Prof. Jeff Bergthorson (Mechanical Engineering): Investigating how the combustion of metals in microgravity phenomena can be used as a model for understanding the propagation of infectious diseases

Prof. Sharmistha Bhadra (Electrical and Computer Engineering): Creating a low-cost vital sign monitoring device for at-home COVID-19 patients

Prof. Sylvain Coulombe (Chemical Engineering): Developing plasma-based technologies for selective cancer treatment, food processing, and sanitation

Prof. Noémie-Manuelle Dorval Courchesne (Chemical Engineering): Developing clothing fabric with antiviral technology

Prof. Mark Driscoll (Mechanical Engineering): Designing an inexpensive, open-source ventilator

Prof. Allen Ehrlicher (Bioengineering): Examining airway smooth muscle contractibility for potential applications in cell mechanic COVID-19 pathology

Prof. Ahmed El-Geneidy (Urban Planning): Analyzing the impact of COVID-19 on our public transit systems and travel patterns

Prof. Amine Emad (Electrical and Computer): Developing novel deep learning (DL) methods to increase efficacy of drugs administered to patients affected by COVID-19

Prof. James Forbes (Mechanical Engineering): Developing a testing system to analyze the mechanical and contractile functionality of muscle tissue

Prof. Dominic Frigon (Civil Engineering): Tracking COVID-19 in wastewater as a means of understanding its spread and part of Canadian coalition delivering a COVID-19 sewer surveillance program

Prof. Corinne Hoesli (Chemical Engineering): Examining ways peptides from COVID-19 could be used to create a cell-based cancer vaccine

Prof. Anna Kietzig (Chemical Engineering): Generating functional nanoparticles (NP) via femtosecond laser irradiation with potential antiviral properties

Prof. Michael Kokkolaras (Mechanical Engineering): Creating agent-based models to help analyze the effectiveness of disease control measures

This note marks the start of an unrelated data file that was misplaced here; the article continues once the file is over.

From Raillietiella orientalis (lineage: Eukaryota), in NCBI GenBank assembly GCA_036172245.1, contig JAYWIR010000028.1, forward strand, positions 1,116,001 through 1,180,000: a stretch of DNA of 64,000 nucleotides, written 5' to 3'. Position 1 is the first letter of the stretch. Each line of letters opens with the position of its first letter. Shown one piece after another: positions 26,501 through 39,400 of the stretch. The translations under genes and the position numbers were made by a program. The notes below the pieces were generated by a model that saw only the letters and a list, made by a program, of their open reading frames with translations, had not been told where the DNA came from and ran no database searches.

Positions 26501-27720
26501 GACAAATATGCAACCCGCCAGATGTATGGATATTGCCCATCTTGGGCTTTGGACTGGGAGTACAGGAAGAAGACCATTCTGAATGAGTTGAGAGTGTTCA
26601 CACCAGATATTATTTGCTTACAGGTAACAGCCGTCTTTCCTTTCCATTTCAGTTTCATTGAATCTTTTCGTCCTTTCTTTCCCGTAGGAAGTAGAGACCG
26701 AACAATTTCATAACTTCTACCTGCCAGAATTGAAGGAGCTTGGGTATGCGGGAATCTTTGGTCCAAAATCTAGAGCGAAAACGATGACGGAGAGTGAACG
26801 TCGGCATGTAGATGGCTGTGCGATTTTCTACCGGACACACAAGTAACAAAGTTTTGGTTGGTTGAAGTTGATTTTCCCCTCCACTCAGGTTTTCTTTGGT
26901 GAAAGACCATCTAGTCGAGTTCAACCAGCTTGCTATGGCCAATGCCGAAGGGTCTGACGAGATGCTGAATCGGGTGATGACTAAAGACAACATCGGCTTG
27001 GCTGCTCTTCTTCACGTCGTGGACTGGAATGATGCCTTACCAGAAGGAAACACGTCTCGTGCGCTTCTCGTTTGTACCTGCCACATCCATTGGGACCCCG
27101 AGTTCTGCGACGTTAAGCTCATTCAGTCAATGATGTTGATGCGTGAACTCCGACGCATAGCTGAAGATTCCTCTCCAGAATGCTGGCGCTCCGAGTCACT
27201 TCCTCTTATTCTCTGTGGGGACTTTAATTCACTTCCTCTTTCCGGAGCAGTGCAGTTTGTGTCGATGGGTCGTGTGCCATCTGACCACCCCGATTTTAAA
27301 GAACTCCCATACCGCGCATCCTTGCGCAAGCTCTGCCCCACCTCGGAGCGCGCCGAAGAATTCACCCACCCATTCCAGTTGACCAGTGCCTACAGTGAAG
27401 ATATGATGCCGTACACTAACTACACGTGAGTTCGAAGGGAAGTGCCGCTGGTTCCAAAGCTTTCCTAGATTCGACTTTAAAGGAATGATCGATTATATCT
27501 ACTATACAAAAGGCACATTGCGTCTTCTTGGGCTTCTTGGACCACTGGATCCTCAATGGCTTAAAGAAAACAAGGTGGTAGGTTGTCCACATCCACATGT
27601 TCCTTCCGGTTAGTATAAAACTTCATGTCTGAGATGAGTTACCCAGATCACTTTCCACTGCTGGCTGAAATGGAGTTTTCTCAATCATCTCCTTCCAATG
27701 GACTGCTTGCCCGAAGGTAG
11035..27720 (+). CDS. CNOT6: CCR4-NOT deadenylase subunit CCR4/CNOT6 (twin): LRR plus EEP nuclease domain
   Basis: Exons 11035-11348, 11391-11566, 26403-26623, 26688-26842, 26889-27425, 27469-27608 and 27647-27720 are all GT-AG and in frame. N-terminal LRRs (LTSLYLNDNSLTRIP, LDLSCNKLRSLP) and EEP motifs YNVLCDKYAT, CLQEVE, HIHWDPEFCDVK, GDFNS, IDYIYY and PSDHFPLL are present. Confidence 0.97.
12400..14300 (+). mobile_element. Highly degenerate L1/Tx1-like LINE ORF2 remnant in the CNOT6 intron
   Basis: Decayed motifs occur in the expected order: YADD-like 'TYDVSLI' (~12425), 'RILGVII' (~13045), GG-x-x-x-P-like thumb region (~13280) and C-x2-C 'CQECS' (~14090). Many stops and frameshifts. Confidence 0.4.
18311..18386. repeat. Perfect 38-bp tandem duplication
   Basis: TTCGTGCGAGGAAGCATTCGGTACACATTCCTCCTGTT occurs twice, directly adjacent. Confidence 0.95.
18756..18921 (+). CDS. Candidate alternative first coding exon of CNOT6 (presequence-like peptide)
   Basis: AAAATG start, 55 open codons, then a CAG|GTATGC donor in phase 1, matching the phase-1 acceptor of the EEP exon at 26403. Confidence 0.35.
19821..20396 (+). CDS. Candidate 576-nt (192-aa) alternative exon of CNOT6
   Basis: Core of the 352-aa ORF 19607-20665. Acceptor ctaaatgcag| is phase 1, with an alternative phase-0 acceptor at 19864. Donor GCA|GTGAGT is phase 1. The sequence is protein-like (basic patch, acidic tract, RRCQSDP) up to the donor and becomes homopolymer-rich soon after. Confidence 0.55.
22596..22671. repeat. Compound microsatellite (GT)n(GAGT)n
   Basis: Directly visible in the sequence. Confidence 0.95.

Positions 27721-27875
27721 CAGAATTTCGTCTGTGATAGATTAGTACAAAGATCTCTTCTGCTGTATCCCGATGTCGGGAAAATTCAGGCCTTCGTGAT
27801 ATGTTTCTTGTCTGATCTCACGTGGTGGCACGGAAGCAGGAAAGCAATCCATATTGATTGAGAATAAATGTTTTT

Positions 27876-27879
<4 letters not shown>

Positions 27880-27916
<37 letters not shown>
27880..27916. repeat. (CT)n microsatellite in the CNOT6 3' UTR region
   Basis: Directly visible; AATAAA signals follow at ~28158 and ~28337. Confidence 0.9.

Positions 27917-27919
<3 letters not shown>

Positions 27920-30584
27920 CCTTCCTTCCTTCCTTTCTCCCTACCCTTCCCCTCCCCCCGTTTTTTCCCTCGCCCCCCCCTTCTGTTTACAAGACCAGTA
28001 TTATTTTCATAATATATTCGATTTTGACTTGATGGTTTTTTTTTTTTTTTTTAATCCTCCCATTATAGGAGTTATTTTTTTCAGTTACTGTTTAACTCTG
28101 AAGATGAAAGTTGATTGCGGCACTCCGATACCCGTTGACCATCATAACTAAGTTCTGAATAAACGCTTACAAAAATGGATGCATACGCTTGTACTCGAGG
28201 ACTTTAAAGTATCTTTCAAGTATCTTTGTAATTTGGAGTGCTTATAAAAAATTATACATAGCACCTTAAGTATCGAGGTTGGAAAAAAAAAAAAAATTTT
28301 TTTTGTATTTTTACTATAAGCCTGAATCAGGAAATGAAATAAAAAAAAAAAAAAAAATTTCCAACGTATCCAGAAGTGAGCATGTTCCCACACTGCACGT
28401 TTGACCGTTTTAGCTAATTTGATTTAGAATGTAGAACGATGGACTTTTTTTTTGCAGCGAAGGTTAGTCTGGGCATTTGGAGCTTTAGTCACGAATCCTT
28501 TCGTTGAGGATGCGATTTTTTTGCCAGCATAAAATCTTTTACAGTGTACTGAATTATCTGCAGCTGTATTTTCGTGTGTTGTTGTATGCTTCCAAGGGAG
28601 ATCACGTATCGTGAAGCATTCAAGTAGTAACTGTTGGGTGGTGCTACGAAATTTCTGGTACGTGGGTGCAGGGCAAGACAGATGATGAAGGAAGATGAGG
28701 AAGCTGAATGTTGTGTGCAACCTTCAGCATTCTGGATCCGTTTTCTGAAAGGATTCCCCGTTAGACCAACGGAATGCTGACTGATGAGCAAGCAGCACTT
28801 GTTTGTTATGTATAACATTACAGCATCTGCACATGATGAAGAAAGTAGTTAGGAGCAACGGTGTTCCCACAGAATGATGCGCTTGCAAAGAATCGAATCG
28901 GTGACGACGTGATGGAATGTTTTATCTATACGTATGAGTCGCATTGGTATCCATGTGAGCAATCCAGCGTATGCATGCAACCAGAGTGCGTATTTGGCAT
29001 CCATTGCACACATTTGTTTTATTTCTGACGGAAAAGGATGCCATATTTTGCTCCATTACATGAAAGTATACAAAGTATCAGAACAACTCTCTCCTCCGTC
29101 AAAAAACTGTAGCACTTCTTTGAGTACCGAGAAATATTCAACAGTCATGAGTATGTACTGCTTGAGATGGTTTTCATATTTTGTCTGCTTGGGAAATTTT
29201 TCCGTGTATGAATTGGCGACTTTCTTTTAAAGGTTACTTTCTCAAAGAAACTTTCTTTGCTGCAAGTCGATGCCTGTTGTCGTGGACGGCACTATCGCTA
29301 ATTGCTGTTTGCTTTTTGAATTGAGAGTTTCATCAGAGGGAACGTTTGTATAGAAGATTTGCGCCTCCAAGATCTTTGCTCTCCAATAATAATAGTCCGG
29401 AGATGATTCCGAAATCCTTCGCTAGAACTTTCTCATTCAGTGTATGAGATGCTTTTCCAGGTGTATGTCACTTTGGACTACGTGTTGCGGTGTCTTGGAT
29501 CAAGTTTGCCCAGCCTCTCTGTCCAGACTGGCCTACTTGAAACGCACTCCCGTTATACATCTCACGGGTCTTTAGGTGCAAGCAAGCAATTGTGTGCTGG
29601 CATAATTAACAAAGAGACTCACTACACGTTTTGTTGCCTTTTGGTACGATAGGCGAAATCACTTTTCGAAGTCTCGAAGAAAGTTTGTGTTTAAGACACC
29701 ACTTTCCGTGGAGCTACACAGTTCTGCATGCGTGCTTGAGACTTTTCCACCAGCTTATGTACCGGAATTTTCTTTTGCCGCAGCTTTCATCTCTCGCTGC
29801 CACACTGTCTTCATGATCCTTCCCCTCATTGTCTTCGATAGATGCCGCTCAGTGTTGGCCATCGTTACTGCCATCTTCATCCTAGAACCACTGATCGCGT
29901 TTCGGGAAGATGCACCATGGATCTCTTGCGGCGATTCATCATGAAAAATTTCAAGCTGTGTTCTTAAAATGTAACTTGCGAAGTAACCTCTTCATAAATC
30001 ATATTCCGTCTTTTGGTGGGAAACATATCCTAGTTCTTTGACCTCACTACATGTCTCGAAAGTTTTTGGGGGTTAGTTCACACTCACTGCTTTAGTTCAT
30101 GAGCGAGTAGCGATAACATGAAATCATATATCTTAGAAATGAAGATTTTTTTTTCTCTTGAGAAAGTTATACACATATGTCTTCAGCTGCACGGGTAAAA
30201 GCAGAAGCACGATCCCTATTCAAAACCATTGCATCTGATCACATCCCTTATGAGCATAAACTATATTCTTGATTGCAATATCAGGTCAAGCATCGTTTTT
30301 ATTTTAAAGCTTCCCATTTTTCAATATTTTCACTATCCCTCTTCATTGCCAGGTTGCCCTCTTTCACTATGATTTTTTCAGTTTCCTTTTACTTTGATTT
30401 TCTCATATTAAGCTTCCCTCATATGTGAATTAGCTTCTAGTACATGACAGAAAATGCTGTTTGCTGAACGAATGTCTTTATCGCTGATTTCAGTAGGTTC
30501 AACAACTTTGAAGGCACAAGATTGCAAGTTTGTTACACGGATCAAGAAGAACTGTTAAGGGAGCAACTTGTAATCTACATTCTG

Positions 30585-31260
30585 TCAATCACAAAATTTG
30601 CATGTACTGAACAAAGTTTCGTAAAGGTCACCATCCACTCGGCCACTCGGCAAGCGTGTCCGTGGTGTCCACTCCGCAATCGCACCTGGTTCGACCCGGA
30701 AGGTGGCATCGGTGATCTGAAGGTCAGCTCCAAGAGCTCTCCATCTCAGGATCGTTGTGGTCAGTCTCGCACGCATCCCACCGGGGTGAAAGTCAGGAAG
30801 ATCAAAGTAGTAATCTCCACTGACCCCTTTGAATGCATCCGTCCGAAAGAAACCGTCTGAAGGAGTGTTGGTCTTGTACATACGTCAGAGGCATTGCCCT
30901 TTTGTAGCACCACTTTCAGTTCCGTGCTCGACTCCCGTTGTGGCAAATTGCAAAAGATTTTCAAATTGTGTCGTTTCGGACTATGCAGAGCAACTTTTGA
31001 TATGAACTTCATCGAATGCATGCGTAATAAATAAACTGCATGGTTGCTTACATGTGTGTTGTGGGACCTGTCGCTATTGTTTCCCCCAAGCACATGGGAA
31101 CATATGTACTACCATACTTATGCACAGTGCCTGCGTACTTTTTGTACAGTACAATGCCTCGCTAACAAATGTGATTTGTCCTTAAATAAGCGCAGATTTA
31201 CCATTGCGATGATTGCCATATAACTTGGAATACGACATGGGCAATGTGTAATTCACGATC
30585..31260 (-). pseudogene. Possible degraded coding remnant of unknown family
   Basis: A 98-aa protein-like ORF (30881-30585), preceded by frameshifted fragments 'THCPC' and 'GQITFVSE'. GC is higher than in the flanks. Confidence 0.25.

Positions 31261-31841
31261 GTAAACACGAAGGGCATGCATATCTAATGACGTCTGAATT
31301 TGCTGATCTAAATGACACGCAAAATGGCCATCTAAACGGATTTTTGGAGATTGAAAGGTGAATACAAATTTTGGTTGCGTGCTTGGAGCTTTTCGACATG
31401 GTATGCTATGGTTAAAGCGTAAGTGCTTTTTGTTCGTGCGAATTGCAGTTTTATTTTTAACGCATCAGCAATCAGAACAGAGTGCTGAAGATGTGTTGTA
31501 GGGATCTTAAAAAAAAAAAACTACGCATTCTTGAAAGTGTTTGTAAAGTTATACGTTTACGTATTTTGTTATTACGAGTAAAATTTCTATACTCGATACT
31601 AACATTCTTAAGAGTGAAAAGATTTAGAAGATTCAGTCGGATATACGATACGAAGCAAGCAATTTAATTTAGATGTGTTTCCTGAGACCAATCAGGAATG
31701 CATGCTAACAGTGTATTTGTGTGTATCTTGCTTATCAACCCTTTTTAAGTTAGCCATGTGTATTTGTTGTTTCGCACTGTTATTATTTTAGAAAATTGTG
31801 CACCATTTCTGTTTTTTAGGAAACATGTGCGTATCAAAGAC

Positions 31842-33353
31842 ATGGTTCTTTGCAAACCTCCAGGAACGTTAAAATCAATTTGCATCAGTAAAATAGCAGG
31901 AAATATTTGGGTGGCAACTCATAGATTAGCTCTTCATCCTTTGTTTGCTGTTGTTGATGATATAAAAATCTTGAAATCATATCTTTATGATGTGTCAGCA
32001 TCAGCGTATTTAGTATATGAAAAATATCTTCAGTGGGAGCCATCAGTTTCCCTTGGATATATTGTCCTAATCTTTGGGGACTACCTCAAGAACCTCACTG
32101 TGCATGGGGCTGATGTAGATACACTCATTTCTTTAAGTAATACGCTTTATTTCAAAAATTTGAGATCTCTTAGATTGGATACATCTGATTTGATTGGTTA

Prof. Anna Kramer (Urban Planning): Analyzing public spaces and equity during a pandemic

Prof. Harry Leib (Electrical and Computer Engineering): Tensor modeling and statistical inference for big data with applications to monitoring COVID-19

Prof. Odile Liboiron-Ladouceur (Electrical and Computer Engineering): Developing silicon photonic sensors for COVID-19 and other diseases

Prof. Rosaire Mongrain (Mechanical Engineering): Building a compact and affordable extracorporeal blood oxygenator

Prof. Chris Moraes (Chemical Engineering): Developing rapid prototyping techniques to produce microfluidic devices with diagnostic capabilities

Prof. Sidney Omelon (Materials Engineering): Examining decontamination procedures for Personal Protective Equipment (PPE)

Prof. Tho Le-Ngoc (Electrical Engineering): Developing a Sensing/Localization/Detecting/Warning system which can address cough/sneeze pathology

Prof. Viviane Yargeau (Chemical Engineering): Part of Canadian coalition delivering a COVID-19 sewer surveillance program

Prof. Stephen Yue (Materials Engineering): Examining cold spray copper coating as corrosion protection for fuel storage containers and its potential to be antiviral

Prof. Songrui Zhao (Electrical and Computer Engineering): Developing compact, high power nanolasers to enable disinfection of medical instrumentation